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Medical Schools Screen Applicants for Charm Factor

“People who need people…are the luckiest people
in the wo[[wysiwyg_imageupload:91:]]rld,” crooned Barbra Streisand.  The new tune for medical schools may be “people who are good with people” are likely to be future doctors.

In a startling departure from strictly academic criteria, at least eight medical schools in the U.S. (including Stanford University and UCLA) and 13 Canadian schools are screening prospective students for people skills.  Through a process called Multiple Mini Interviews (MMI), candidates undergo a series of short interviews (think speed dating) to see how well they can work as a team and think on their feet.

Virginia Tech Carilion, the nation’s newest medical school, is a leading proponent of MMI.  Administrators note that the most important part of the interview is not necessarily the candidates’ initial responses, but how they handle themselves when someone disagrees with them.  “We are trying to weed out the students who look great on paper but haven’t developed the people or communications skills we think are important,” said Dr. Stephen Workman, associate dean for admissions and administration, in a recent New York Times article.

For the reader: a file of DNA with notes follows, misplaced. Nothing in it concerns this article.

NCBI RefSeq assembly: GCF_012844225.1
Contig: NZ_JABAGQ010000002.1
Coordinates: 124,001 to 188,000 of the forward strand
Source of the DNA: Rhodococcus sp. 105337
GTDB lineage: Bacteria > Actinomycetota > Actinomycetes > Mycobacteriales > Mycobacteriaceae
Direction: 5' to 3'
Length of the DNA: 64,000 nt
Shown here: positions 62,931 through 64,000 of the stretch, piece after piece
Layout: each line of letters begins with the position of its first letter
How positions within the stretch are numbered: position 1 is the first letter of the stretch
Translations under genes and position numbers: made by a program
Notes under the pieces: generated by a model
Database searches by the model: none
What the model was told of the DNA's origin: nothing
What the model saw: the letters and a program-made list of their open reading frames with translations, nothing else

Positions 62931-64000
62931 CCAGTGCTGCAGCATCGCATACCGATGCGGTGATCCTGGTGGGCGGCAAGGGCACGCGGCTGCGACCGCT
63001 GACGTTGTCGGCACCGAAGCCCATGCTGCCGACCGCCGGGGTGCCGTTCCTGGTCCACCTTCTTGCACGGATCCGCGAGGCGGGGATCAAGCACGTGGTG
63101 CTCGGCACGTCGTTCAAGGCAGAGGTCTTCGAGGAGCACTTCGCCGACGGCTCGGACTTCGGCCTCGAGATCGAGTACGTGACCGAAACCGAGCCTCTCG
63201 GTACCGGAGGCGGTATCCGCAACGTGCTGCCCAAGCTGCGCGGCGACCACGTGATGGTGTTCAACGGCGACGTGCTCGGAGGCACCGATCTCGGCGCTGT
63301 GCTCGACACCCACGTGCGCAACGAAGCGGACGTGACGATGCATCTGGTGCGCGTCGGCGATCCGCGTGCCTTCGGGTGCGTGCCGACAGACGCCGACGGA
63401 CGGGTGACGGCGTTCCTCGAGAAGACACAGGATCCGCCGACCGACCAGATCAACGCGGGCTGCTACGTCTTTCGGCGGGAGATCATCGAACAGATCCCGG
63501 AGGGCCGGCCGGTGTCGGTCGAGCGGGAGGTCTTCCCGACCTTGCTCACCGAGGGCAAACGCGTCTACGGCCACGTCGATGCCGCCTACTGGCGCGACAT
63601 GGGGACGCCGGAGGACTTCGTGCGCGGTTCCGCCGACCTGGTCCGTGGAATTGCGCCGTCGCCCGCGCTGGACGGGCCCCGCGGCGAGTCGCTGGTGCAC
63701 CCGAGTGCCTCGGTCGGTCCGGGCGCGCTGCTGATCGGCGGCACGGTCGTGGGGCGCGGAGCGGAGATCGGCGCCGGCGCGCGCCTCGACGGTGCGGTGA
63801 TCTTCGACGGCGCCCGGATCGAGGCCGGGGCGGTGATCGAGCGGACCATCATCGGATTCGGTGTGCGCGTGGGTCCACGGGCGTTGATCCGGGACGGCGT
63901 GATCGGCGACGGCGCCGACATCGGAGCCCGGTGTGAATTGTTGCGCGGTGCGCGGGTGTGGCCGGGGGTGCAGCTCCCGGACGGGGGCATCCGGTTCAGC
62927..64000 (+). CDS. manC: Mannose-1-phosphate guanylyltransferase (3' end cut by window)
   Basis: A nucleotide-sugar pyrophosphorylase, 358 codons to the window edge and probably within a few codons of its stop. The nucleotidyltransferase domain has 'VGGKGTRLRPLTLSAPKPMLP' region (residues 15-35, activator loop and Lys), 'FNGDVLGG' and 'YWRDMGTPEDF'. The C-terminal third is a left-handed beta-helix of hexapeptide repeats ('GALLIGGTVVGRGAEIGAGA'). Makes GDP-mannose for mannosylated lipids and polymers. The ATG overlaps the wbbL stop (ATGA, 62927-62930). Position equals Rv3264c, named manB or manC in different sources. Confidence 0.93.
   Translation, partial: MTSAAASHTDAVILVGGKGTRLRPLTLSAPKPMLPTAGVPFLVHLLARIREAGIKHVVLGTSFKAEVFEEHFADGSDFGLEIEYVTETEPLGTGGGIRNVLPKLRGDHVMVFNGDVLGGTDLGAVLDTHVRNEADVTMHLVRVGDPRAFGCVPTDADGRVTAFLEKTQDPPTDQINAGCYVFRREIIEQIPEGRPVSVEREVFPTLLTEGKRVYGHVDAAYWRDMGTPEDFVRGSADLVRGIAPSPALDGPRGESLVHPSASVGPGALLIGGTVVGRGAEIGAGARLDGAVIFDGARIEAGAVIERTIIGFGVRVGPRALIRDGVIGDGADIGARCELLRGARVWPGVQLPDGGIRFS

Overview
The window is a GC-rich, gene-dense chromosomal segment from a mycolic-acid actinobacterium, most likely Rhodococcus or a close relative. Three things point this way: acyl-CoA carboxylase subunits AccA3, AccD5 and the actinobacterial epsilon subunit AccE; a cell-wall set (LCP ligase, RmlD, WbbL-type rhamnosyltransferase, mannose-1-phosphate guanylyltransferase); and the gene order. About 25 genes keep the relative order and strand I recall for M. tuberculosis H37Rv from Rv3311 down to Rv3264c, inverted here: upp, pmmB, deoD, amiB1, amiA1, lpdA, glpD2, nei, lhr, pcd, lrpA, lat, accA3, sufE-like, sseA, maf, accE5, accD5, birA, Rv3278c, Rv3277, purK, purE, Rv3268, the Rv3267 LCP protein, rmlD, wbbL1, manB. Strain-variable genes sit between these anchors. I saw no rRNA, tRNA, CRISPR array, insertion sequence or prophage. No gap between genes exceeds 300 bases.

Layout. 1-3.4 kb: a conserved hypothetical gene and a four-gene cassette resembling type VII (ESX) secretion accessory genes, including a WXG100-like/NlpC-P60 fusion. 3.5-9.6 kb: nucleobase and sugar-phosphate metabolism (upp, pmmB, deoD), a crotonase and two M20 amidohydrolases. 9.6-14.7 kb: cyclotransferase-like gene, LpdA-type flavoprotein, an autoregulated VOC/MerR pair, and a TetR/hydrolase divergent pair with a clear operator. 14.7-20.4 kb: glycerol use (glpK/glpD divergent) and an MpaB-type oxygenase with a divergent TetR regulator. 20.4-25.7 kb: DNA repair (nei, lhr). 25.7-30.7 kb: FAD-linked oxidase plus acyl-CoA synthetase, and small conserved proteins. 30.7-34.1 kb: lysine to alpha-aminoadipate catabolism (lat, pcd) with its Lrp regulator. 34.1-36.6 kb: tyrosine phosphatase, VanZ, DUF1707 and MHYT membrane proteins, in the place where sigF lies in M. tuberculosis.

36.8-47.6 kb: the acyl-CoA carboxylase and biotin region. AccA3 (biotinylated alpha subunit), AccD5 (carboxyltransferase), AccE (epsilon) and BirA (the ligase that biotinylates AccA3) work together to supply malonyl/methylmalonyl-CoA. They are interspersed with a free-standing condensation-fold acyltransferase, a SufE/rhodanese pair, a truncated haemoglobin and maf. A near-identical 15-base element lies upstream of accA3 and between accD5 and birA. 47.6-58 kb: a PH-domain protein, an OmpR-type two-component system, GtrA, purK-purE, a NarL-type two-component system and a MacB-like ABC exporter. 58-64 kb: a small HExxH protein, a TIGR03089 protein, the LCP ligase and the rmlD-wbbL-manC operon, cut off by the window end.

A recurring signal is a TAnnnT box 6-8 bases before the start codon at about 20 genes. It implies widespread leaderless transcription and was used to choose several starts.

Why the sudden emphasis on people skills when many doctors have a notoriously poor bedside manner?  There are two factors driving this trend.  Studies have indicated that many preventable deaths are caused by poor communications among doctors, nurses, and patients, with doctors in particular blamed for inept skills.  The second factor has to do with the evolution of care to more of an interdisciplinary team focus and away from the lone practitioner.  The development of accountable care organizations (ACOs) with their hospital and physician practice integration is accelerating this trend.

Perhaps people skills are not in isolation from other skills that make a good physician.   Candidate scores on the MMI have been highly predictive of their scores on medical license exams years later.

As communications professionals, touting the value of these skills for physicians is preaching to the choir.  We understand the power of effective communications and being able to “read people” in difficult circumstances.  Medical schools should be applauded for making this a priority.  Patients will be better served, and our healthcare system will function more efficiently with physicians who understand people as well as science.